During his residence in England Saxton invented a locomotive differential pulley, an apparatus for measuring the velocity of vessels; an air-gun with metallic cartridge; an apparatus for obtaining an electrical spark from the magnetism of the earth; another for measuring the velocity of electricity, and several useful articles. He also invented an automatic machine for measuring the height of the tides; he patented an ever-pointed pencil. He perfected the medal-ruling machine, invented by Gobercht of the U.S. mint.

Vernier calipers probably made by Joseph Saxton, ca. 1843-1873

Joseph Saxton was tendered the office of director of the printing machinery of the Bank of England, but declined this place in order to accept, in 1837, that of constructor and curator of the standard weighing apparatus of the United States mint in Philadelphia.

During his connection with the mint he constructed the large standard balances that are used in the annual inspection of the assays and the verification of standard weights. In 1843 he was given charge of the construction of the standard balances, weights, and measures to be presented to each of the states for insuring uniformity of measures in all parts of the country under the auspices of the Office of Weight and Measures (OWM) for United States coast survey (now the National Bureau of Standards). He invented an automatic instrument for recording the height of the tides, and applied the reflecting pyrometer that had been previously invented to the construction of measuring rods that would retain their length while subjected to different temperatures. A deep-sea thermometer and an immersed hydrometer were among his later inventions.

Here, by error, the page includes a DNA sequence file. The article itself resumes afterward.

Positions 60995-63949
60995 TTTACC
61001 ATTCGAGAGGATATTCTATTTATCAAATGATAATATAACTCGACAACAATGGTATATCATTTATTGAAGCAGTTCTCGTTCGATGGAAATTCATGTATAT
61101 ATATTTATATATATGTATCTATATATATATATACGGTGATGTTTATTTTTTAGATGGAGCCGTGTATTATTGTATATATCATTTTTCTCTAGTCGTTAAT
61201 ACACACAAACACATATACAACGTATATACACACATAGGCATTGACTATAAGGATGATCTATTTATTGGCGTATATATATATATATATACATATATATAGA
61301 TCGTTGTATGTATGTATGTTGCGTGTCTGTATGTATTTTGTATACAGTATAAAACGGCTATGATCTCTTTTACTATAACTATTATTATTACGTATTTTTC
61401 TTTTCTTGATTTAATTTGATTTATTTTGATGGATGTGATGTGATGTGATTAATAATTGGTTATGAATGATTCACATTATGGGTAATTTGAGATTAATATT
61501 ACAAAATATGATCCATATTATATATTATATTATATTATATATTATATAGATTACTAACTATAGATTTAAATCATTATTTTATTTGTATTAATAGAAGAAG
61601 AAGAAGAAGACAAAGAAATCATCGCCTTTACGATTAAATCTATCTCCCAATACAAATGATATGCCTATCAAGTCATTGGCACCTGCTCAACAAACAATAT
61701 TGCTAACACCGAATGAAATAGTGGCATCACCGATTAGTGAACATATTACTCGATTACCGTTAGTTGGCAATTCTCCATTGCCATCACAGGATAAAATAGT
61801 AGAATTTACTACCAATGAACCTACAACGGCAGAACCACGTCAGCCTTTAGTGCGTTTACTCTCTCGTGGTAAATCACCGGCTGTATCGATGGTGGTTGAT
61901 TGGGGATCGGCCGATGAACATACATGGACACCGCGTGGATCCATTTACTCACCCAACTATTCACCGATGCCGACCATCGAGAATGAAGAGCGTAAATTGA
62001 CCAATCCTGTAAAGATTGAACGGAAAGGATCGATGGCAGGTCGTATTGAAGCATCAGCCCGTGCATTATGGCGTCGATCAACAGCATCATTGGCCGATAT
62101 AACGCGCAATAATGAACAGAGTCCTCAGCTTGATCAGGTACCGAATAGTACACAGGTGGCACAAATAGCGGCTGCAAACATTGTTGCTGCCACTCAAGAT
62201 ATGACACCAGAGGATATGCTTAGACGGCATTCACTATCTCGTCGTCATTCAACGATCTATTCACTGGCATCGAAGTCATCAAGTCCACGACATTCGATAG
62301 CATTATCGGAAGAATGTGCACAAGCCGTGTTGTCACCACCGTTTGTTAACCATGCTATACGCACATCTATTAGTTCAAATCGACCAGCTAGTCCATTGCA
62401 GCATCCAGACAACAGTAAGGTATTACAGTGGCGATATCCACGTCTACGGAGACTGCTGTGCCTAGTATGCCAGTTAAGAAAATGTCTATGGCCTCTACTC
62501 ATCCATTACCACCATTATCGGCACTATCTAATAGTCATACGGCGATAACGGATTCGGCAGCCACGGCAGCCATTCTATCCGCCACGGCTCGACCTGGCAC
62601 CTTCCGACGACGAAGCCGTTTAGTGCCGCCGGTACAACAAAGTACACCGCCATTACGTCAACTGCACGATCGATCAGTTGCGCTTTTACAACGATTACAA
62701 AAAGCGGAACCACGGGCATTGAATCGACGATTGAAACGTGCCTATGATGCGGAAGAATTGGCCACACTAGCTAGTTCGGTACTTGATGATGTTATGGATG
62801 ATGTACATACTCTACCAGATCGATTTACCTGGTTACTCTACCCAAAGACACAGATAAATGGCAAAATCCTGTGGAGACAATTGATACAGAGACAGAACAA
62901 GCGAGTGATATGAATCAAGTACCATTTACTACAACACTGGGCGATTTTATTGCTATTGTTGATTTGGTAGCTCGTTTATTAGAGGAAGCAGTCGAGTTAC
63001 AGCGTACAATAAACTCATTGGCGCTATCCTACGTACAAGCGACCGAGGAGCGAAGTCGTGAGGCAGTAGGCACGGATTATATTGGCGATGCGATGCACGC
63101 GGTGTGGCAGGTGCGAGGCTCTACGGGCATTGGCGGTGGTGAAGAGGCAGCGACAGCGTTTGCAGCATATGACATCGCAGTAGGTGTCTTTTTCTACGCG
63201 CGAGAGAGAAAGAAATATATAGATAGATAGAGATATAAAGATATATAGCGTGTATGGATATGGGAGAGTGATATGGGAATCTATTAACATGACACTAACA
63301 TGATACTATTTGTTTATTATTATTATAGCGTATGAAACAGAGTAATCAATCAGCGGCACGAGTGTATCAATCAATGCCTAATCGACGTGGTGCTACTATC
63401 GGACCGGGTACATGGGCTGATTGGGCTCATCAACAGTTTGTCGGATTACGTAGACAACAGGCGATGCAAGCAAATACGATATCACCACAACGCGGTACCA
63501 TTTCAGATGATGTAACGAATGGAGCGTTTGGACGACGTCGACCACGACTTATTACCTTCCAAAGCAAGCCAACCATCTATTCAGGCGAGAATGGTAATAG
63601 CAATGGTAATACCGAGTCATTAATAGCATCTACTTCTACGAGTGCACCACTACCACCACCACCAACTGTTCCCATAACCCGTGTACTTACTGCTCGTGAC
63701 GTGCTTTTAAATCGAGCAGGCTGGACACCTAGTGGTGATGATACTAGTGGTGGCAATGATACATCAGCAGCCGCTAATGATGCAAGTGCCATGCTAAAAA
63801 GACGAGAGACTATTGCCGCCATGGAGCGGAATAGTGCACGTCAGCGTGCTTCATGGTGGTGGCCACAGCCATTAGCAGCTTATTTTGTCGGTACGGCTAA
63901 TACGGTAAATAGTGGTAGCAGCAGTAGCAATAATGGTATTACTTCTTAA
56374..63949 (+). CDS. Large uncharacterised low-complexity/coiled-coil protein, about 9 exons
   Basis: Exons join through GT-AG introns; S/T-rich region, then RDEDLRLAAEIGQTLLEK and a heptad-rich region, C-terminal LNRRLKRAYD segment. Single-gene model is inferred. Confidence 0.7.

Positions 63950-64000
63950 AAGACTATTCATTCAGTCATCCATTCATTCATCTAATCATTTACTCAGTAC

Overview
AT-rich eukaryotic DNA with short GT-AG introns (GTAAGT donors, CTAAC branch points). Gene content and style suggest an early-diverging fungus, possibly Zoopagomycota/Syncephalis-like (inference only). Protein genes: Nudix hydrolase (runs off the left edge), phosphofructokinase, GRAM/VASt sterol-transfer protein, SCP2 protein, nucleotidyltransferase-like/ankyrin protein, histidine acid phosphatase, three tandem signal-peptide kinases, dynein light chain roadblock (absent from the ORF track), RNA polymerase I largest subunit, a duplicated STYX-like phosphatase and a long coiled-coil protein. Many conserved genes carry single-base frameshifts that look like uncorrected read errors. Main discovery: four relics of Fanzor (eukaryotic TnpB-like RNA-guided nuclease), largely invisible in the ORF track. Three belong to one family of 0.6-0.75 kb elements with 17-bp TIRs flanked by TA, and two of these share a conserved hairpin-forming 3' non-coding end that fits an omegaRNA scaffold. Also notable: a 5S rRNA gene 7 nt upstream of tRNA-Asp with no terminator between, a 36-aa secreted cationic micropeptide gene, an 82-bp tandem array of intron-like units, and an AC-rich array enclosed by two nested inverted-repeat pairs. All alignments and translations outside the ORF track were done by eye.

This instrument was built at the Office of Weights and Measures (OWM) from Joseph Saxton’s design. It was probably used first for comparingthe yard end-standard that was part of the standard yard apparatus distributed by OWM to the states and custom-houses and, after 1866, for comparing meter end-standards. Saxton’s comparator could measure differences of 1 micrometer (1 millionth of a meter). It used a sensitive indicating mechanism, which was based on the rotation of a small mirror, to detect differences between the standard and the measuring rod being calibrated.

The mirror was mounted on a shaft which was coupled to a spring-loaded slide that rested against the end of the standard. Very small differences in rod length caused the mirror to rotate a small amount. These small rotations of the mirror were greatly amplified by sighting through a telescope where the image of a graduated scale was reflected into the telescope by the mirror. The instrument was used by first adjusting the rotating mirror so that the scale read zero when the standard was in place and then reading the difference, in micrometers, when the rod to be measured was replaced by the standard.